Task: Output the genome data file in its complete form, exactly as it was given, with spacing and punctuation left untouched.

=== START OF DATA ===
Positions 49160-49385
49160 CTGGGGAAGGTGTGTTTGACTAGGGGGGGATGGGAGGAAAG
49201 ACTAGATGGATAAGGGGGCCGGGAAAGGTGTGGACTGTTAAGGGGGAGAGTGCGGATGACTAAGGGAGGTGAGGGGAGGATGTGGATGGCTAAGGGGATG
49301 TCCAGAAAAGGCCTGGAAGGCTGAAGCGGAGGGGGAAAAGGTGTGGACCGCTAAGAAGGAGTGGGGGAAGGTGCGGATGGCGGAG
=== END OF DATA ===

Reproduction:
Positions 49160-49385
49160 CTGGGGAAGGTGTGTTTGACTAGGGGGGGATGGGAGGAAAG
49201 ACTAGATGGATAAGGGGGCCGGGAAAGGTGTGGACTGTTAAGGGGGAGAGTGCGGATGACTAAGGGAGGTGAGGGGAGGATGTGGATGGCTAAGGGGATG
49301 TCCAGAAAAGGCCTGGAAGGCTGAAGCGGAGGGGGAAAAGGTGTGGACCGCTAAGAAGGAGTGGGGGAAGGTGCGGATGGCGGAG